LAKE TRAFFORD: Crappie action has been mixed in Lake Immokalee, according to Lake Trafford Marina. Kentucky snowbird Grundy Falwell has been using machines to catch daily limits in the lake’s central depths. Other boaters have landed with catches ranging from four to twenty, mostly while using fish. And the few anglers who have tried their luck from the Ann Olesky Park Pier have had no luck.
LAKE OKEECHOBEE: Roland Martin Marina & Resort Capt. Jose Betancourt reports, “The crappie bite has been great in Rim Ditch, south of the Clewiston Lock, and in the Harney Pond Canal, using fish and whiting.” The bass bite has been most reliable on live wild shiners, with topwater frogs and spinnerbaits occurring early in the morning, followed by creature baits, jigs and Big EZ swimbaits running through the grass when the sun rises Moonshine Bay in the Western Marsh, Observation Shoal and the north shore from Horse Island to Tin House Cove have been the best places to look for clean water along the hard vegetation lines.
LaBelle belle Micah Ross got his birthday wish with this Big O bass, caught in Moonshine Bay with JJ Bass Fishing Captain Jose Betancourt.
PHOTO OF THE WEEK
Thirteen-year-old Thomas Sullivan wore his red grouper camo to fool this idiot, launched last weekend with his dad, Brian.
Excellent catches of red grouper bode well for the season opener on January 1st.
Get Hooked Charters Captain Matt DeAngelis reports that Joe Hoegler showed his sons, Nate and Will, the practice of redfish fishing.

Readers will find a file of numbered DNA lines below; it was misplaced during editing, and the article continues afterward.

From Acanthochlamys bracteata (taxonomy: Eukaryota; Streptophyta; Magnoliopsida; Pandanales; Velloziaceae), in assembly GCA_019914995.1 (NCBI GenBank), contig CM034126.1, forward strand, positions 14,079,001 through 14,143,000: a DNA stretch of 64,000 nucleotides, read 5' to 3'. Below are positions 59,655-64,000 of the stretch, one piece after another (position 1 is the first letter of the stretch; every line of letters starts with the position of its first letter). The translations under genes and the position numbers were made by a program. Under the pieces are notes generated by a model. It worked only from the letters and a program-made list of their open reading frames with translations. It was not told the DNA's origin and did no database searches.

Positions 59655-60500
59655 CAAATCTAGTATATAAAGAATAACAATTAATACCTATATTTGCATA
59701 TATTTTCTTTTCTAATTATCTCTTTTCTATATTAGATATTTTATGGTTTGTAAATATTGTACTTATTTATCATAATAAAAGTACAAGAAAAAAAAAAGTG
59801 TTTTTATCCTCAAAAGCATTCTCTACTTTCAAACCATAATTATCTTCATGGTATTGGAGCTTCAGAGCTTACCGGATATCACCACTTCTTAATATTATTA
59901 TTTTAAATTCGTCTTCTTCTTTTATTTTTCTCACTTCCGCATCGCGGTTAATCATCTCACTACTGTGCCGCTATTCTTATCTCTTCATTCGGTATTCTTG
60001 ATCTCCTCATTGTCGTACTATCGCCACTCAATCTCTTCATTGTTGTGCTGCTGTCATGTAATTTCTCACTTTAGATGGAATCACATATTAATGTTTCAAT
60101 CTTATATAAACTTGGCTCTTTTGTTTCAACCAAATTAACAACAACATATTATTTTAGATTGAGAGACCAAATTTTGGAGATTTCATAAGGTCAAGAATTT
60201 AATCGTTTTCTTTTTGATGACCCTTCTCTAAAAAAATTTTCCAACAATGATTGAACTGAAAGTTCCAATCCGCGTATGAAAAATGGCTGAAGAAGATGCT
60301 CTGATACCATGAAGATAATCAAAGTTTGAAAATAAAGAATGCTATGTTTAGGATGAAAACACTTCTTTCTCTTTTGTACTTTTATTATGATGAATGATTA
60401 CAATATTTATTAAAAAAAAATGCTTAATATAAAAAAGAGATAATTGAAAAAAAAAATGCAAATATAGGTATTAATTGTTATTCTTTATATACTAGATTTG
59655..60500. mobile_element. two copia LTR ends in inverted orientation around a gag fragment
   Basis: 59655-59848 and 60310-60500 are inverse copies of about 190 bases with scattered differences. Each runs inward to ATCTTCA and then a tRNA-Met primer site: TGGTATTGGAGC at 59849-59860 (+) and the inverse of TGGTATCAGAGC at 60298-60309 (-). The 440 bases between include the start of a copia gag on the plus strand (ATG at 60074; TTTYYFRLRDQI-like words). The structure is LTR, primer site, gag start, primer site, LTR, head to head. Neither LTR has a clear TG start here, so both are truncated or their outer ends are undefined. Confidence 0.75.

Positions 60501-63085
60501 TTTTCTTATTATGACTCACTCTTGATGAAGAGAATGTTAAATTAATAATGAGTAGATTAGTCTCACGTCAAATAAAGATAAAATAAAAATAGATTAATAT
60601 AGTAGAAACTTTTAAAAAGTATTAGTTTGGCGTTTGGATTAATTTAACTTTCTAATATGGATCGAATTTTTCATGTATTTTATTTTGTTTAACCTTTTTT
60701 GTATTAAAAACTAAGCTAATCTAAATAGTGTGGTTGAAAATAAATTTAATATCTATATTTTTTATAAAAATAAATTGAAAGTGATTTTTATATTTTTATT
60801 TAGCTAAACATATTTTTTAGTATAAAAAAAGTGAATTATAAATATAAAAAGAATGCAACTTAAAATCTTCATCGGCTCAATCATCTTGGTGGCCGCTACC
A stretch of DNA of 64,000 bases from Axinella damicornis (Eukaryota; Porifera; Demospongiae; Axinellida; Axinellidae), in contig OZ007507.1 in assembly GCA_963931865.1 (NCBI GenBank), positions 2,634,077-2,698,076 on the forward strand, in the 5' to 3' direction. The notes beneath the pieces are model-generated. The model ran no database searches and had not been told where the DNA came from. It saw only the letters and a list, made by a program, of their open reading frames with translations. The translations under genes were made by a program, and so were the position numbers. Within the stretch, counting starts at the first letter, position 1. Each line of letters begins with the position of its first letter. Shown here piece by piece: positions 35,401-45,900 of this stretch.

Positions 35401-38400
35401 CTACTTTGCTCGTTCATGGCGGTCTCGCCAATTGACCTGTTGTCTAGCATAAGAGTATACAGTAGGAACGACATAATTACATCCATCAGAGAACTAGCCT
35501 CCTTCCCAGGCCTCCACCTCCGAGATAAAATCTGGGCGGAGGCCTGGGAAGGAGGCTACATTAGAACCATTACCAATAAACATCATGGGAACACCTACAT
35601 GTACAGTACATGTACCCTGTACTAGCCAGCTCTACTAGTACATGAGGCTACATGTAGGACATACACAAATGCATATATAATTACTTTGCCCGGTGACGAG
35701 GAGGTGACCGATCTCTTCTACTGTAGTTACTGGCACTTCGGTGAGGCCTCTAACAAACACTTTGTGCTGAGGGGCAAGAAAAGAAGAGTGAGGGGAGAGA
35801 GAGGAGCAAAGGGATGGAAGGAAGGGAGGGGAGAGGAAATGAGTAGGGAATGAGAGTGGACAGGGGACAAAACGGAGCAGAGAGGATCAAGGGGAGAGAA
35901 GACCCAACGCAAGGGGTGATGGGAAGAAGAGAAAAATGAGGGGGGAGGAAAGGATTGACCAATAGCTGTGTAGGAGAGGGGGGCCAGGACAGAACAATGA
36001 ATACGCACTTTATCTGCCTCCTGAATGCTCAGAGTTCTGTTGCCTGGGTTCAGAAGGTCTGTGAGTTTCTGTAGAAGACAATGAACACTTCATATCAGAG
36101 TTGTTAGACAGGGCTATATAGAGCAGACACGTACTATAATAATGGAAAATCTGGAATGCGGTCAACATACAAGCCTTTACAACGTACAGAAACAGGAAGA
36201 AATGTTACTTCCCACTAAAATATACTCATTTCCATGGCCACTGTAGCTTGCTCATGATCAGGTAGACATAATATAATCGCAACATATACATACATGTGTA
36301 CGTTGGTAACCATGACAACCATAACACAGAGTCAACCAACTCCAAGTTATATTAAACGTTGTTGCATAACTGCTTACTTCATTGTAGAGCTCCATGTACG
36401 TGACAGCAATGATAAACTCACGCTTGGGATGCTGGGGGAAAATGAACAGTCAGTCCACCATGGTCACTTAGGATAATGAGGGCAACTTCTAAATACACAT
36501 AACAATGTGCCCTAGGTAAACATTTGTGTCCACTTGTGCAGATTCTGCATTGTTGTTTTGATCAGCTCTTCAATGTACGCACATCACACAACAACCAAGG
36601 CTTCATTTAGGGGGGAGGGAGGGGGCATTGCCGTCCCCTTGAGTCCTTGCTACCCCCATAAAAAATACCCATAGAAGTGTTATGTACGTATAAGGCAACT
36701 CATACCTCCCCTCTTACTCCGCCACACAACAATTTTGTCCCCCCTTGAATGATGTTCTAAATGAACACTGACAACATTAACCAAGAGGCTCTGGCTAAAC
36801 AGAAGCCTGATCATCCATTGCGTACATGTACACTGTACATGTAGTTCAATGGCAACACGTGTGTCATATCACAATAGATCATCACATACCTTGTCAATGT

Guides have been complaining about lackluster action on slow tides for the past week. But Get Hooked Charters Capt. Matt DeAngelis still managed to produce trout and redfish for clients, starting the day by catching live baitfish off the beaches off Estero Bay. Flaky sardines can be smelt after being mixed with special mixes or canned cat food, or schools of baitfish can be spotted on clear bottoms. Then we head to the mangrove spots and bars of the inner bay, where direct contact with handfuls of live spangles can whet the appetite of sulky game fish, always looking for an easy meal.
No. 1: Matlacha Pass grass flats for speckled trout.
No. 2: Pine Island Sound for cutthroat trout and redfish.
No. 3: Blind Pass for snook and big redfish.
No. 4: Sanibel Causeway to catch and release goliath grouper.
No. 5: Estero Bay for trout and blacks.
No. 6: Offshore well for grouper and mixed snappers.
No. 7: Lake Trafford for crappies in the middle depths.
No. 1: North Shore for bass.
No. 2: Harney Pond Canal for shit.
No. 3: Observation bench for bass.
No. 4: Moonshine Bay for bass.
No. 5: Rim Canal lily pads for crappie.